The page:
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Who Are You? Learning to Describe Your Band
By Stacey Williams,
MusicDish Network Sponsor

I find it astonishing how many musicians can't answer that question in a way that will make people remember them or want to hear them play. It seems simple enough. You may be one of the best bands of all times, but once you stumble on that question or answer with what could be considered blatant hype, you've already lost a great opportunity. In the music business, knowing who you are is as important as everything else you do.

How do you go about determining who you are? Pull the members of your band together to brainstorm these three statements:

Our audience is __________.

This one is the easiest. What genre of music do you play: Rock, Pop, Hip Hop?

We sound like ________.

No, the answer isn't Creed, Aerosmith or No Doubt. What comes to mind when you think of your music? For example, we'll say your band sounds like rain on a rooftop. Yeah, I know it sounds silly, but for most people listening to the rain hit their rooftop is very soothing, relaxing, etc.

Of course, you wouldn't tell someone your band sounds like rain on a rooftop; you'd tell them that your rock band makes very soothing music. Ever hear a rock band with a soothing sound? That statement alone is a conversation piece. The idea is to describe your band without comparing it to another well-known group or artist. After all, you don't want to be known as the band that sounds like Aerosmith. You're out to make a name for yourself. (Then again, sounding like Aerosmith could be an asset, but we'll save that topic for another article.)

Our main attributes are __________.

This statement is so important because it helps you determine what makes your band different. The rock stars that have bad boy images usually earn them by showing a certain behavior or characteristic. What are your primary characteristics? Is your band versatile, electrifying or unpredictable? Come up with a list of words. If your band has received media attention, go back and read the Clips that you feel accurately portrayed your band. Pay special attention to how the journalists described you. What words did they use? Write them down. Once you have the list, narrow it down to two or three words.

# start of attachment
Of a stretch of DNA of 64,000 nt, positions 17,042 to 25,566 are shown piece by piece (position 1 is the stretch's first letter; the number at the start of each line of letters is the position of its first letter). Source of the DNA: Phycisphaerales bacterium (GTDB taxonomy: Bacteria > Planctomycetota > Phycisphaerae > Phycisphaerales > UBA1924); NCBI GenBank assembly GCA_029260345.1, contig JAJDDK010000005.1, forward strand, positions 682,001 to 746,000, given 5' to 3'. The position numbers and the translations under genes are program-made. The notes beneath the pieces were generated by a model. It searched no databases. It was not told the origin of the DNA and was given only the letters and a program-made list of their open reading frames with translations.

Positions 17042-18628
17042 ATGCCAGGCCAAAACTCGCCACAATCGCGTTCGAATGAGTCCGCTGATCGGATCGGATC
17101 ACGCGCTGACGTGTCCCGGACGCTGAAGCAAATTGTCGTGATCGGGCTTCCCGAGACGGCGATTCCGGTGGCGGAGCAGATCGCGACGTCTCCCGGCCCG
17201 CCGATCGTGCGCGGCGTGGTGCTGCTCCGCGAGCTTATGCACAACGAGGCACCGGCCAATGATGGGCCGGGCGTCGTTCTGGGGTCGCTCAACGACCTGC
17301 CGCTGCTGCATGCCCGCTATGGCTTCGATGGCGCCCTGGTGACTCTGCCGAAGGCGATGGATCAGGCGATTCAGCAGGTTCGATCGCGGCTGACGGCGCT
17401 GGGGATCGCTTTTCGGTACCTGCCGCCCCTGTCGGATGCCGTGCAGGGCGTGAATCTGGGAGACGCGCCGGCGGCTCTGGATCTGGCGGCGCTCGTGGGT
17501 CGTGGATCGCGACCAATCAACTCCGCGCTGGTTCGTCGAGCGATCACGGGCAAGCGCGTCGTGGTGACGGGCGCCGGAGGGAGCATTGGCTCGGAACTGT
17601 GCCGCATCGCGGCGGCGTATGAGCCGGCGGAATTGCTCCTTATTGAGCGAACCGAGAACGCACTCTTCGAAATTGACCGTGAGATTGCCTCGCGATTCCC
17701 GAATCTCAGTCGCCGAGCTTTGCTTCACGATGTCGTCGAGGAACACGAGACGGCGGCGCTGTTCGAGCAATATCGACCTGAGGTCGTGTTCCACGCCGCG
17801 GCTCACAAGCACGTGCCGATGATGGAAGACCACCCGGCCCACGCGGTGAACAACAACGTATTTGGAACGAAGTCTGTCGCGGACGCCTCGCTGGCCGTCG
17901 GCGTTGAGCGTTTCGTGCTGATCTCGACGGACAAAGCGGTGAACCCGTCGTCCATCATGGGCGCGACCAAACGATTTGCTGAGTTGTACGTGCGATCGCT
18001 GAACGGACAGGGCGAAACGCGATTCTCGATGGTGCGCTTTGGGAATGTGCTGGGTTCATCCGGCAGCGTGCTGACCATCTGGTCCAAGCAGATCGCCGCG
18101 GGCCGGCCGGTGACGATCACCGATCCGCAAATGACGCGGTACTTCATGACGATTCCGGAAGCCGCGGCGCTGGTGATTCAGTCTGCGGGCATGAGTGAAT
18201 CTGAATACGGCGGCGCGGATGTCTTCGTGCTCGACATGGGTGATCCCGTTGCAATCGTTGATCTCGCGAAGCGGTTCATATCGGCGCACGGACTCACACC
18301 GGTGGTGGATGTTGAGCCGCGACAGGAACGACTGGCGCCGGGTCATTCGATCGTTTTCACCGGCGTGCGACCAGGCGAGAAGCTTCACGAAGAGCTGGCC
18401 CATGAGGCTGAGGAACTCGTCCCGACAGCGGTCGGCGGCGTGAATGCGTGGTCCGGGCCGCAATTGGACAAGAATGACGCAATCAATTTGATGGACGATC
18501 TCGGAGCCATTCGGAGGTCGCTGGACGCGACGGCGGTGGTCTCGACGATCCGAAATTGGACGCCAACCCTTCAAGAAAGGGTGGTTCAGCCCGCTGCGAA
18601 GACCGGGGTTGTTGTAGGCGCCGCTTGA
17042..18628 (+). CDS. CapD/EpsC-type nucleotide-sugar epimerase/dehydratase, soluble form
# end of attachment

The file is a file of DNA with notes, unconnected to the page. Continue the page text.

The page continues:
To put it all into perspective, imagine this: If each member of your band is consistently saying, "I'm in a Rock band. Our music is very soothing. It's Rock music for the soul," it will make the difference between people walking away and being able to tell their family and friends that you're in some sort of band or telling them exactly what you want them to know. In addition, most people are going to want to know more about a Rock band with a "soothing" sound.

The next time you're telling someone that you're in a band, describe yourself in a way that will make them want to hear you play. I've never heard a Rock band with a soothing sound, but the first musician that tells me he's in one, I'm going to hear them play.

You're enthusiastic about your music and it should show at all times. One way to show it is by knowing who you are!

Stacey Williams is the president of The Velsigne Group, an entertainment marketing and PR firm specializing in film, music and television.

Provided by the MusicDish Network. Copyright © Tag It 2004 - Republished with Permission